NASA has launched 24 drones in a test of the UAS Traffic Management (UTM) platform. The largest test so far of the system involved 24 drones flying simultaneously at 6 FAA test sites across the country.
Media viewing the test from NASA’s Ames Research Center in California watched as drone operators at the six sites entered their planned flight operations; the UTM system checked plans for conflicts, accepted or rejected the flight plans and notified the drone operators.
The test represents a step forward for the drone industry. NASA has created the UTM in partnership with drone companies and the FAA; a robust system of traffic management for drones is a critical step in full integration of commercial drones into the NAS.
NASA says that this test represents several “firsts” for the UTM platform: for instance, it is the first multi-site test coordinated across all six FAA test sites, and it tests the most simultaneous, live drone flights under the platform.
“The purpose of this test is for operators outside NASA from all six FAA test sites to interact with the UTM research platform at geographically diverse locations, using various aircraft and different software clients to test rural, within line-of-sight UAS operations so that NASA, in collaboration with the FAA, can obtain information to further refine and develop the research,” says a NASA statement.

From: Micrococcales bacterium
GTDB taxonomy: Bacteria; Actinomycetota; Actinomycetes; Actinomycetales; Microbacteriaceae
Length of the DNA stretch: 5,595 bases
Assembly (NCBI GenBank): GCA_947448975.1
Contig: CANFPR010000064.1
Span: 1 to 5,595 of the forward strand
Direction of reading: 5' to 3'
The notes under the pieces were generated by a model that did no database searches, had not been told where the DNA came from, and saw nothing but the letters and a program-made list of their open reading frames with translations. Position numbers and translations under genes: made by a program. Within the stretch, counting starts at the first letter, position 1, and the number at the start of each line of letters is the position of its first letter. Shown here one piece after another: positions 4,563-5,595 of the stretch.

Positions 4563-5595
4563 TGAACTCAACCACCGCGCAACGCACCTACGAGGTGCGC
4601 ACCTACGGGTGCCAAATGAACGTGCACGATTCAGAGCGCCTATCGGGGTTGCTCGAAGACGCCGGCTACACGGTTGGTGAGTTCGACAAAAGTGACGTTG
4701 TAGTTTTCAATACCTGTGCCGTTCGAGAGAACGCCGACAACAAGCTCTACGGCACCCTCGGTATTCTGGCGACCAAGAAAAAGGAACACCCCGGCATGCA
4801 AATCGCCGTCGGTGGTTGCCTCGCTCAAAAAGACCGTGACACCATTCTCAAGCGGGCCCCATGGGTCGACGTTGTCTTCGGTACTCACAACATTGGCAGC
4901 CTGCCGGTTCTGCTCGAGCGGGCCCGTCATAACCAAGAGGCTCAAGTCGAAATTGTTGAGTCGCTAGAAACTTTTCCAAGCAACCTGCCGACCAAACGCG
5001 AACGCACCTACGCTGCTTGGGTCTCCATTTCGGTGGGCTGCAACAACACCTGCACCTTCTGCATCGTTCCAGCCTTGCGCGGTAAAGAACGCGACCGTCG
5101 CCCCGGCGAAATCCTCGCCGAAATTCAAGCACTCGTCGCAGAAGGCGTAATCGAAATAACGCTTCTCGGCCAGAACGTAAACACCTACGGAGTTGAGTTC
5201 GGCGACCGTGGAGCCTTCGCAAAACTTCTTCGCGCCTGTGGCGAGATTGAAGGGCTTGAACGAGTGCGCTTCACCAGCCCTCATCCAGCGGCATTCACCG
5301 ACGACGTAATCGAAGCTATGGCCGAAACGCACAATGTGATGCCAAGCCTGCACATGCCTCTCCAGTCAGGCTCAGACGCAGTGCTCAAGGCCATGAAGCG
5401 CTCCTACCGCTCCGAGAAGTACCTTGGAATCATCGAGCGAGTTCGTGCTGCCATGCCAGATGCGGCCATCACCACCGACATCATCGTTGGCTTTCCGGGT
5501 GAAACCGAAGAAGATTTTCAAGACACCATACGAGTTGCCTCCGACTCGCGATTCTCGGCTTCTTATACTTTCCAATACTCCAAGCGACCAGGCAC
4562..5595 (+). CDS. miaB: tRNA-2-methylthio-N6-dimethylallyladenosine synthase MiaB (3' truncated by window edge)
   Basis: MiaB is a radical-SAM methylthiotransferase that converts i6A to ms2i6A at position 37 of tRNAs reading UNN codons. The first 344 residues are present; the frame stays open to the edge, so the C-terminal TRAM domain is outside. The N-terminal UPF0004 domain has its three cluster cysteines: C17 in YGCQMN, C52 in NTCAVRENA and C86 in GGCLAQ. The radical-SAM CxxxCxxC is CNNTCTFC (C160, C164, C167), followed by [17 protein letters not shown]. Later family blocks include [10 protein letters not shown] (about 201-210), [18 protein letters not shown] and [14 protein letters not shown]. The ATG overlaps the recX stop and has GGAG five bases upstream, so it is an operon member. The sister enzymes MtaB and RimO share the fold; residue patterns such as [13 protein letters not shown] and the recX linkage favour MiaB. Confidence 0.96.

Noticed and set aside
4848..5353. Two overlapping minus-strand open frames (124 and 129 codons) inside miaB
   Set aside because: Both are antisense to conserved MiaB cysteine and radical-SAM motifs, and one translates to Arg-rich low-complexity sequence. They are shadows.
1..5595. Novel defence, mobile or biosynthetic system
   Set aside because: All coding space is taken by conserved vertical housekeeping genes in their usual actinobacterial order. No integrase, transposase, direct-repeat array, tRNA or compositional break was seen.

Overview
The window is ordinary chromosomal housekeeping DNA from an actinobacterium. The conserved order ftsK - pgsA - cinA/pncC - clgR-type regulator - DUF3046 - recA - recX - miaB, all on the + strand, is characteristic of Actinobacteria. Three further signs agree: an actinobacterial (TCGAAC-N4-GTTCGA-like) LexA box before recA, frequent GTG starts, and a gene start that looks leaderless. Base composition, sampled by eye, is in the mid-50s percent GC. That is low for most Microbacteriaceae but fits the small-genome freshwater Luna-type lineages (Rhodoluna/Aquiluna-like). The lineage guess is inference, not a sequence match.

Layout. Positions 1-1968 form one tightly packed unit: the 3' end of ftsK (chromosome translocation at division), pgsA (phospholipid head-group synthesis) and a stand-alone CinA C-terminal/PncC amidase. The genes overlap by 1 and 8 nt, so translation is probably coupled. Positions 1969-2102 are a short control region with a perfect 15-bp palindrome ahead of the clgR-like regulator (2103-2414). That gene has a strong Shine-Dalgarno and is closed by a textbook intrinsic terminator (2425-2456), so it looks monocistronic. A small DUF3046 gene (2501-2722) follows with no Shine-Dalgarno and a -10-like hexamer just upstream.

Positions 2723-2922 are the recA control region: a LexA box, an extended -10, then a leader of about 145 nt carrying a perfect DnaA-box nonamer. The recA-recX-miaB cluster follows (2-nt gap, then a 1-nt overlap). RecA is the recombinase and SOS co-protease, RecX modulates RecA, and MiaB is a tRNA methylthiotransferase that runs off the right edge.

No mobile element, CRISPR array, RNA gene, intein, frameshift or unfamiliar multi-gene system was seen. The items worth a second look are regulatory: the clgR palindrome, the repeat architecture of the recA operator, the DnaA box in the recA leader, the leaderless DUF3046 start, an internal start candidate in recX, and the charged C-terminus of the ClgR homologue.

The UTM platform has been in development for some time. Working in collaboration with technology companies, research institutions, and other government agencies NASA has been developing and testing the system on a smaller scale for over a year.
In an effort to speed up the pace of regulation, Amazon and Google have proposed their own systems for managing drone traffic, but a system developed by NASA and the FAA with industry input may have the best chance for widespread adoption.
NASA says that it will pass the results of the UTM project to the FAA by 2019 for further testing and development. If today’s test proves successful, the drone industry may have made a step forward towards drone delivery and other widespread commercial drone applications.
Miriam McNabb is the Editor-in-Chief of DRONELIFE and CEO of JobForDrones, a professional drone services marketplace, and a fascinated observer of the emerging drone industry and the regulatory environment for drones. Miriam has a degree from the University of Chicago and over 20 years of experience in high tech sales and marketing for new technologies.
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